A judge has supported the use of subterfuge by the press if it is in the public interest after finding an undercover Evening Standard reporter not guilty of attempting to obtain a job at Heathrow Airport under false pretences.
Wayne Veysey, 26, was charged with attempting to obtain a pecuniary advantage on or before 18 April last year and his father David, 57, with attempting to obtain a pecuniary advantage for his son on or before 26 April.
Veysey had tried to obtain a job as a cleaner at Heathrow in order to observe security levels, Harrow Crown Court was told.
Both defendants were found not guilty by Judge Barrington Black, but agreed to be bound over in the sum of £250 for 12 months.
The judge said: “The prosecution is taking an extremely realistic view in not taking the matter to trial and I equally agree that the defendants are taking a totally acceptable view to agree that there is no immediate future similar behaviour by them.
“Having said that, it is clearly in the public interest that a poor standard of safety and security should always be liable to exposure in the free press and in the same way that bully-boys and the greedy are liable to exposure.
“It is therefore acceptable for some subterfuge to be used, provided the aim is in the public interest.”
Wayne Veysey had used a reference provided by his father, in the false name of D R Phillips for Indigo Services (UK).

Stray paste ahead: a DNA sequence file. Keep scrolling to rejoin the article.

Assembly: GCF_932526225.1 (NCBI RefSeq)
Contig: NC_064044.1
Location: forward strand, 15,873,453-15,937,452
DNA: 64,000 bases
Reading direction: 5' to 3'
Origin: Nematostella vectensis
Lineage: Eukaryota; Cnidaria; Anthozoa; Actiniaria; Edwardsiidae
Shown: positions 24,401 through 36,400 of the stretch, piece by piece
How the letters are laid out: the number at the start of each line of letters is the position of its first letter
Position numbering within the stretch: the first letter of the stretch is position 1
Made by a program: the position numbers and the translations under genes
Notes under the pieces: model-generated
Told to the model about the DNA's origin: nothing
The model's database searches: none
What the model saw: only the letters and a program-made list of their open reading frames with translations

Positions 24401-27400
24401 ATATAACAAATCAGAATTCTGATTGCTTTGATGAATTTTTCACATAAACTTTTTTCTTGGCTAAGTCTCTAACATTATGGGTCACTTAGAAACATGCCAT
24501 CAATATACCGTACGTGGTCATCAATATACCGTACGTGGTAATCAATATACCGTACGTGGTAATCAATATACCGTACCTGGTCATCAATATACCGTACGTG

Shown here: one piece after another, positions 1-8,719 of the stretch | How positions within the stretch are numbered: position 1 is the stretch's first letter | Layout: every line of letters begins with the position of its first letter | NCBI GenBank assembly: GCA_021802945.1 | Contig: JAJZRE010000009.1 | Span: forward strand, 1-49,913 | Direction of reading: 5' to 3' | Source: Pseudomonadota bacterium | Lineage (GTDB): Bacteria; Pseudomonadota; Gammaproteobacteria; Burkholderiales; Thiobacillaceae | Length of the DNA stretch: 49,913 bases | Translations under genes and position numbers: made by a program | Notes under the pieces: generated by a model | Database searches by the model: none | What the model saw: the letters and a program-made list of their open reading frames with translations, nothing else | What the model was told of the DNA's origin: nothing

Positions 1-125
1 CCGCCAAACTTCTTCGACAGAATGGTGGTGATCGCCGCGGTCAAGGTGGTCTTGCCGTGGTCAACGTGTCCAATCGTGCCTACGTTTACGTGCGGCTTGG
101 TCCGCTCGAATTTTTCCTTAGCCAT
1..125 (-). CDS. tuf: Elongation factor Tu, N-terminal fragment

His QC, Jonathan Caplan, said his client wished to make clear he would have vigorously defended the charges had the trial proceeded.
“He had no intention to obtain any financial benefit from these events or to act dishonestly in any way.” Caplan quoted the Editors’ Code of Practice which states that investigative journalism may sometimes require subterfuge if the story is of sufficient public interest.
Veysey was also charged with attempting to earn remuneration by deception; his father with attempting to obtain a pecuniary advantage for his son.
Neither would comment after the hearing. But Standard editor Veronica Wadley said: “These charges should never have been brought in the first place. This newspaper – which is proud of its investigations – wanted to analyse airport security, which is clearly a matter of huge public interest, especially after the atrocity of September 11.”
A Standard spokesman added: “It was ludicrous for him and his father to face a series of criminal charges, wasting a huge amount of taxpayers’ money and police time.
“If Veysey had been found guilty it would have been a serious blow to press freedom. This is a major victory for press freedom.”
By Cara Teece, Fleetline News Service